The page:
New York Knicks Should Avoid Playing Amar’e Stoudemire and Andrea Bargnani Together

By Chris Harrison
Tom Szczerbowski-USA TODAY Sports

Assuming the New York Knicks use the same starting lineup they used at the end of last season, newly-acquired Andrea Bargnani and a slightly healthier Amar’e Stoudemire could provide quite a bit of scoring punch off the bench. Stoudemire’s athleticism may be in decline, but he’s still a very skilled scorer with an improving post game, and Bargnani still has the potential to be something of a (very) poor man’s Dirk Nowitzki.

However, for all their potential as partners on the offensive end, they both share one glaring weakness – defense.

Given that neither one of them is even remotely close to being able to guard small forwards, Mike Woodson would have to play them at power forward and center for them to share the court together. This would be an unmitigated disaster on the defensive end of the floor.

STAT is notorious around the league for his lack of awareness on the defensive end, and is often found way out of position as a help defender. He also has a habit of getting caught in an awkward space between corralling the ball handler and checking the roll man in the pick-and-roll, leaving him in a position where he is effectively guarding neither player.

Simply put, he is not effective at center, the position most vital to a modern NBA team’s defense. Last season, the Knicks’ most-used lineup featuring Amar’e at center was outscored by an insane 38.6 points per 100 possessions, per

As such, he needs support from a defensive-minded player who can protect the rim. Bargnani is not that player.

While Bargnani has made some strides defensively under Dwayne Casey, he lacks both the athleticism and the timing to disrupt opponents’ offensive schemes. Those problems would only be compounded by the presence of Stoudemire, especially given the Knicks’ occasionally troublesome perimeter defense. Like Amar’e, he needs to play alongside either Tyson Chandler or Kenyon Martin.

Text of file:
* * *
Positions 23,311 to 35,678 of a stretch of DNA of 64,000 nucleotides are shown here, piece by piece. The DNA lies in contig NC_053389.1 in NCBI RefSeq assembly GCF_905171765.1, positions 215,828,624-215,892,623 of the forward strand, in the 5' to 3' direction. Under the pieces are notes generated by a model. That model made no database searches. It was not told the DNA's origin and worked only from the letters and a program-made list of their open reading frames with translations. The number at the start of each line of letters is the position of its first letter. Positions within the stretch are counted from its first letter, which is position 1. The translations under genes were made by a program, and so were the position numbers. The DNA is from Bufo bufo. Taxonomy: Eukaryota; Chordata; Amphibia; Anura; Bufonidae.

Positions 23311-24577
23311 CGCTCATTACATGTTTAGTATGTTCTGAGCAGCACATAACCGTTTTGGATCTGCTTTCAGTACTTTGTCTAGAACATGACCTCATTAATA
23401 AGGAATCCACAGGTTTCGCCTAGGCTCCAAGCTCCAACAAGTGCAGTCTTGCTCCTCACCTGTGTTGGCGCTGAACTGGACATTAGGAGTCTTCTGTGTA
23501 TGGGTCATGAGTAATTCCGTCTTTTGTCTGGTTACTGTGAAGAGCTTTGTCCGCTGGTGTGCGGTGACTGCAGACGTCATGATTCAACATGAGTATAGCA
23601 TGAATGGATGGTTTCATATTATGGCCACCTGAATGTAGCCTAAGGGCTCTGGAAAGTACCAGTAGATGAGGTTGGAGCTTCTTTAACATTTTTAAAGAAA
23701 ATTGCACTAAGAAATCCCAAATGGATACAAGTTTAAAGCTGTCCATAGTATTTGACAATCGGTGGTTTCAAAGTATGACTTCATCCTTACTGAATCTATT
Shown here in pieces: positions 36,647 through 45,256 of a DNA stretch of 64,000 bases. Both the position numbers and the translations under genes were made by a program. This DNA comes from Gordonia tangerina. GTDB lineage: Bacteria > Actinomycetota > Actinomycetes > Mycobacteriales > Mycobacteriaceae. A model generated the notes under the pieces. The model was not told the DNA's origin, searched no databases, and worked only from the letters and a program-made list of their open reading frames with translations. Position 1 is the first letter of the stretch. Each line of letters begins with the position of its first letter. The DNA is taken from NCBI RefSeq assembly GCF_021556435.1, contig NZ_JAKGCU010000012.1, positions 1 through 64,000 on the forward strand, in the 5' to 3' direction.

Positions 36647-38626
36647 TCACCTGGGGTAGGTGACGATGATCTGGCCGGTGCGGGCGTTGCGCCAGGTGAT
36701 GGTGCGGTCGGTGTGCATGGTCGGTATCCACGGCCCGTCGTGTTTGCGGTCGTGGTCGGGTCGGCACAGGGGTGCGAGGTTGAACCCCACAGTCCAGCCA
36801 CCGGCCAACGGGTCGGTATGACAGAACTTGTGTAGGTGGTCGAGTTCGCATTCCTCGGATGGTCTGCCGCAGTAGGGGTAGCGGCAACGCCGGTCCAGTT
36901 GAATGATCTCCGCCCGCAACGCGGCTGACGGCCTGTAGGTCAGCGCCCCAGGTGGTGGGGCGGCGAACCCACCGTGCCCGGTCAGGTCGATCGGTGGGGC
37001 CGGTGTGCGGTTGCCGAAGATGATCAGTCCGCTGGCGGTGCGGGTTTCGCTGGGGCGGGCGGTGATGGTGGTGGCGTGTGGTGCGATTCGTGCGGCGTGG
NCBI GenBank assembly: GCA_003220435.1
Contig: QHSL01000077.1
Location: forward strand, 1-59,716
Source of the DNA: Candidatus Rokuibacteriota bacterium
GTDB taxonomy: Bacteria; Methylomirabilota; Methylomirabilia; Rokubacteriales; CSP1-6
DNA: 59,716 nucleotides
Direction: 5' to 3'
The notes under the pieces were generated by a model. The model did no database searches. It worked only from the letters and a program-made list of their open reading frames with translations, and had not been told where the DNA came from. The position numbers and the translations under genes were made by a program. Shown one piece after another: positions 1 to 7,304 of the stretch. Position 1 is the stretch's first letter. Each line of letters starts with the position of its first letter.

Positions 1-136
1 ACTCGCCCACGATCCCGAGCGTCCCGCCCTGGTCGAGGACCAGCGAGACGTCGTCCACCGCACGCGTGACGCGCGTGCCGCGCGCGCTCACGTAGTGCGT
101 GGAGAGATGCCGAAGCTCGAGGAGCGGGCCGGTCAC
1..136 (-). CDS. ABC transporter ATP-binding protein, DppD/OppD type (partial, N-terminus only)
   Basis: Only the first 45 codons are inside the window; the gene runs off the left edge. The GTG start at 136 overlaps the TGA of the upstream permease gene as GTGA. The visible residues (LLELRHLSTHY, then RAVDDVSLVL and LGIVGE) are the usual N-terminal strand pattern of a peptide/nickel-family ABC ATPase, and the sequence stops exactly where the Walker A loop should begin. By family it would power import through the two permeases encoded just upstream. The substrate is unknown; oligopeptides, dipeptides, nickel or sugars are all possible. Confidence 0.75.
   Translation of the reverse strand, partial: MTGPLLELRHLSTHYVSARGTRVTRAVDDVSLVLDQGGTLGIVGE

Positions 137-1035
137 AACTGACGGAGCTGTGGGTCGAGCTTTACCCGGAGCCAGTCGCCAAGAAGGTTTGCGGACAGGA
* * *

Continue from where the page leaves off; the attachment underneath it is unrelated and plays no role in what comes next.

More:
There are also a few issues on the offensive end. Bargnani has shot poorly from three over the last few seasons, but he does have the ability to be a good shooter from outside under the right circumstances. While he was counted on to create his own shot previously, this will likely not be the case in New York.

With Stoudemire, Metta World Peace and Kenyon Martin all vying for minutes at the backup power forward spot, it’s unlikely that Bargnani will be a featured scorer.

Rather than using him like a lesser Dirk, the Knicks might be best served using him as a slightly more dynamic Steve Novak. Bargnani could be effective spotting up in the corner, providing spacing for Knicks pick-and-rolls, and he has enough one-on-one skill to make his man pay for playing him too tight unlike Novak, who has struggled with that in the playoffs.

While Andre Bargnani and Amar’e Stoudemire probably shouldn’t share the court too often, they could both be useful bench scorers for the Knicks. If they’re able to stay healthy, they should be able to take pressure off of Carmelo Anthony and J.R. Smith and give the Knicks some much-needed depth.

Chris Harrison is a New York Knicks and NBA writer for You can follow him on Twitter at @chris_harrison1.


New York Knicks 2013 Player Profile: Tyson Chandler
New York Knicks 2013 Player Profile: Kenyon Martin
New York Knicks 2013 Player Profile: J.R. Smith

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